I attended a job fair organised by the Adapt and Grow initiative last month, specifically targeted at professionals.
The employers represented at the fair were highly regarded companies, such as Google, Marina Bay Sands and Standard Chartered Bank, alongside government agencies like the Ministry of Foreign Affairs (MFA) and the National Environment Agency.
I preregistered for the event, which required my personal contact details and my resume to be uploaded. There were a considerable number of attendees and many counters were busy, with queues forming for some of the more sought-after companies.
While I did get to speak to company representatives after waiting my turn, I was disappointed for a number of reasons.
•Each booth displayed a list of positions available from the organisation, but when questioned on the specific requirements of each job and how one could possibly fit the role, some representatives were unable to answer, and for those who did, little detail was disclosed.
•For most of the event, it felt like a resume-depositing session. The representatives spoke briefly about the positions, scanned my registration card afterwards, and assured me that my application had been received and that the human resource (HR) department would contact me if I were found suitable for the job.•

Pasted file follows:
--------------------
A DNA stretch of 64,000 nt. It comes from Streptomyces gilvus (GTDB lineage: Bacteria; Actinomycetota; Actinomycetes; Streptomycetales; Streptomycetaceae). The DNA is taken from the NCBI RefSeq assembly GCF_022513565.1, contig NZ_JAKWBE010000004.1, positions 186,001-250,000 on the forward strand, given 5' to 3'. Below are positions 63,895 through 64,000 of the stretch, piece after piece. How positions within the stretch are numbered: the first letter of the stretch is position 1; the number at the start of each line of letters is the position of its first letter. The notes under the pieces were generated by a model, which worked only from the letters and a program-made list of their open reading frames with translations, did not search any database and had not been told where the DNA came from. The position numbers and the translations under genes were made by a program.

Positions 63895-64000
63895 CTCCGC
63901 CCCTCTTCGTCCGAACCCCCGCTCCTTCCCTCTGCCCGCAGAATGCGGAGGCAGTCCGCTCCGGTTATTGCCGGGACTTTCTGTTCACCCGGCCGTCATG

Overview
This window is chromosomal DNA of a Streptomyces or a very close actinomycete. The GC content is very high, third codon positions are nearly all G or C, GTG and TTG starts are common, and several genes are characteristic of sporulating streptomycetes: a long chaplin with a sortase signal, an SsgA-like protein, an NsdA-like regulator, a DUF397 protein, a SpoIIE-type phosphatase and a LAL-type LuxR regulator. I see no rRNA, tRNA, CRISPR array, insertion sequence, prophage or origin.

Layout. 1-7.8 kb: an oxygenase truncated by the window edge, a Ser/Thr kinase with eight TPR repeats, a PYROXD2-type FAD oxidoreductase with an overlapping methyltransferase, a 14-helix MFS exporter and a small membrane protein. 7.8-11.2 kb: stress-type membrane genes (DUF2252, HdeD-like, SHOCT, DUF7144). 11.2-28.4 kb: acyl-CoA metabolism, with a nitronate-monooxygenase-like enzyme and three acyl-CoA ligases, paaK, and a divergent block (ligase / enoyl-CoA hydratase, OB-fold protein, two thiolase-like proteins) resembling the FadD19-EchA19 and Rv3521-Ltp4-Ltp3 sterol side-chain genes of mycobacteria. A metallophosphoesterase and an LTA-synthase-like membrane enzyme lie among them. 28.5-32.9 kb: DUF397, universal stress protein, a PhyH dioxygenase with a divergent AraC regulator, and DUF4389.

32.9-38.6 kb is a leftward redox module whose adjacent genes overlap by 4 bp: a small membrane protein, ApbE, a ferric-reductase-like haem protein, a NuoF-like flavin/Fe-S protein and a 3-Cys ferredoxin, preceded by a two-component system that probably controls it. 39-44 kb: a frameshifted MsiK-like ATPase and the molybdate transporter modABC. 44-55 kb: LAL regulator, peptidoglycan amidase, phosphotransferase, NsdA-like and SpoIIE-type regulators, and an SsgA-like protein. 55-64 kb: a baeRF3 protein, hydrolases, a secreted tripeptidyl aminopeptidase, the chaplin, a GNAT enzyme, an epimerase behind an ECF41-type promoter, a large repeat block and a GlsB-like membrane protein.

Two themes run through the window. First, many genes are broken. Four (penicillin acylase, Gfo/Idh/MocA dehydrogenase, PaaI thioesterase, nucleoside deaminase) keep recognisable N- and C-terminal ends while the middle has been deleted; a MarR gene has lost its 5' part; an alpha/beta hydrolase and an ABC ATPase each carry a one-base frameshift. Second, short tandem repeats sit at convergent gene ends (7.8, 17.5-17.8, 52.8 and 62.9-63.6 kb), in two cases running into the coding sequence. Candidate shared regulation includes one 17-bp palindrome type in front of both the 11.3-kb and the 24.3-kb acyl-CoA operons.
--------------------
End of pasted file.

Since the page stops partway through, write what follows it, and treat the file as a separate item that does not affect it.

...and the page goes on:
•Most of the representatives were not decision-makers who were able to quickly determine whether or not a prospective candidate would be a good match.
•There was little to nothing done, in terms of follow-up opportunities and next steps.
The only bright spot was the MFA's booth. It was, as far as I could recall, the only one which had a team of HR personnel present conducting real-time interviews with applicants and explaining at length to candidates the requirements of the jobs available.
While the Government's effort to help displaced professionals, managers, executives and technicians secure new jobs is commendable, I believe more can be done to make the process more efficient.
Many attend job fairs in the hope of having direct access to the people in charge of the hiring process.
If it turns out to be more of an event for people to deposit their resumes, there is little difference compared to applying for jobs online.
Having decision-makers present can also shorten lead times for both employers and job seekers, and help both parties fulfil their requirements sooner.
Chia Chong Ming